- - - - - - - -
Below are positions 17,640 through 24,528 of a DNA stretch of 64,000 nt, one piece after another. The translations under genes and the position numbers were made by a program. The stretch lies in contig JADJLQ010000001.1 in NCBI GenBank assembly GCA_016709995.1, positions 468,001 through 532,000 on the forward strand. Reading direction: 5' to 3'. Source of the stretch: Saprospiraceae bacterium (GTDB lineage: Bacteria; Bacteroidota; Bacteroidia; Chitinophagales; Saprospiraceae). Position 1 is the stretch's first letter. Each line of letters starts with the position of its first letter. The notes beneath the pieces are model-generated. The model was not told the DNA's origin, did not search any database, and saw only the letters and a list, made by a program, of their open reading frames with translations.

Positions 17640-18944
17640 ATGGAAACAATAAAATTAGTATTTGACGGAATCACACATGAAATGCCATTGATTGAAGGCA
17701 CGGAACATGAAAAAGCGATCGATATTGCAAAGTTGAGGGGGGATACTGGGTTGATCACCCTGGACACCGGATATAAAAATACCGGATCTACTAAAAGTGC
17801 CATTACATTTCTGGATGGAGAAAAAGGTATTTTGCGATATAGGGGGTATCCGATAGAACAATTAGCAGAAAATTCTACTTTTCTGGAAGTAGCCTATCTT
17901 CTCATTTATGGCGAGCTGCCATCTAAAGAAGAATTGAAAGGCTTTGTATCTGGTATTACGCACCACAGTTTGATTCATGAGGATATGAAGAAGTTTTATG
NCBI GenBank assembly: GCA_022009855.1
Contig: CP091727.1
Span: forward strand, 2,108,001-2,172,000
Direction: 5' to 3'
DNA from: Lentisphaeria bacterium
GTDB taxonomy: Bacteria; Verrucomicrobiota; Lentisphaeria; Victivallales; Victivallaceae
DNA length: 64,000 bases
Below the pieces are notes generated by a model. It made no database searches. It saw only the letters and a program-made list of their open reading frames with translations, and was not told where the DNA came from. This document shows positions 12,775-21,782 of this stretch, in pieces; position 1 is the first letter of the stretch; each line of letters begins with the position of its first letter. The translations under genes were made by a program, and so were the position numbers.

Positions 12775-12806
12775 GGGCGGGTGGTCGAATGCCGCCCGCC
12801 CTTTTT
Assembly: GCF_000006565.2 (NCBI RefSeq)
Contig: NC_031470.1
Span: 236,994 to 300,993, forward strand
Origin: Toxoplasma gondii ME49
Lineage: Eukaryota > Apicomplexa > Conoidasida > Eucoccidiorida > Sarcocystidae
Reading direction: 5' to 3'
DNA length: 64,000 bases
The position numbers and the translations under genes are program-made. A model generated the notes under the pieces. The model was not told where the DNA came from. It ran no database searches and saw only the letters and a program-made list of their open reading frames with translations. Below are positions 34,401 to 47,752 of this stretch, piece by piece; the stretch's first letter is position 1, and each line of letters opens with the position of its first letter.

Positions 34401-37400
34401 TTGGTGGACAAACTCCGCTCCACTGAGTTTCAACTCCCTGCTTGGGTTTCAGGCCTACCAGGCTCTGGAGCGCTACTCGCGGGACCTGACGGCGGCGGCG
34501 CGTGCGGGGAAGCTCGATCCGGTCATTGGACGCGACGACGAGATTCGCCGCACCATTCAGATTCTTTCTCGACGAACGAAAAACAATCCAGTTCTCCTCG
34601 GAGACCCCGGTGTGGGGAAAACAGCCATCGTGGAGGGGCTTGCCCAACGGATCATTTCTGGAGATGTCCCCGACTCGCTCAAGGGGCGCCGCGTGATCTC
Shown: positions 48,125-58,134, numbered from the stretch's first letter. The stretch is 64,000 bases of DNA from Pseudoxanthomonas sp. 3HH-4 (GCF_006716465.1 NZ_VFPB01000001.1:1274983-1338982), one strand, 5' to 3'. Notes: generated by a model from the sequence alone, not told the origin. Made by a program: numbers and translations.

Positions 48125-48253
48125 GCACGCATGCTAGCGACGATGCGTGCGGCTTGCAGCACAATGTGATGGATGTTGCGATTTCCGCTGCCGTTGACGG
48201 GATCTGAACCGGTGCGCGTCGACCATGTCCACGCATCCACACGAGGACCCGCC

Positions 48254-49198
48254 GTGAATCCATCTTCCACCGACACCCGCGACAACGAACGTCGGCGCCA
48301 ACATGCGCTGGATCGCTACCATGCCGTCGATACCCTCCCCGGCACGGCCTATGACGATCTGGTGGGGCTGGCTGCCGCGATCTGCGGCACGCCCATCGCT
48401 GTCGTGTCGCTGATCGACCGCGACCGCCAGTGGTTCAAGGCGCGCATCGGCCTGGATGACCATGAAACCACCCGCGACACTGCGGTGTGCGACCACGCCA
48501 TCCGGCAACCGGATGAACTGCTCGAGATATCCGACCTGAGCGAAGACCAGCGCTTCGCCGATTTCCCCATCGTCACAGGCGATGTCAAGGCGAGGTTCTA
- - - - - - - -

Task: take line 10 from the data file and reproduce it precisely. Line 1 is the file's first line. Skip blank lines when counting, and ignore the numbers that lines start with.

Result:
Direction: 5' to 3'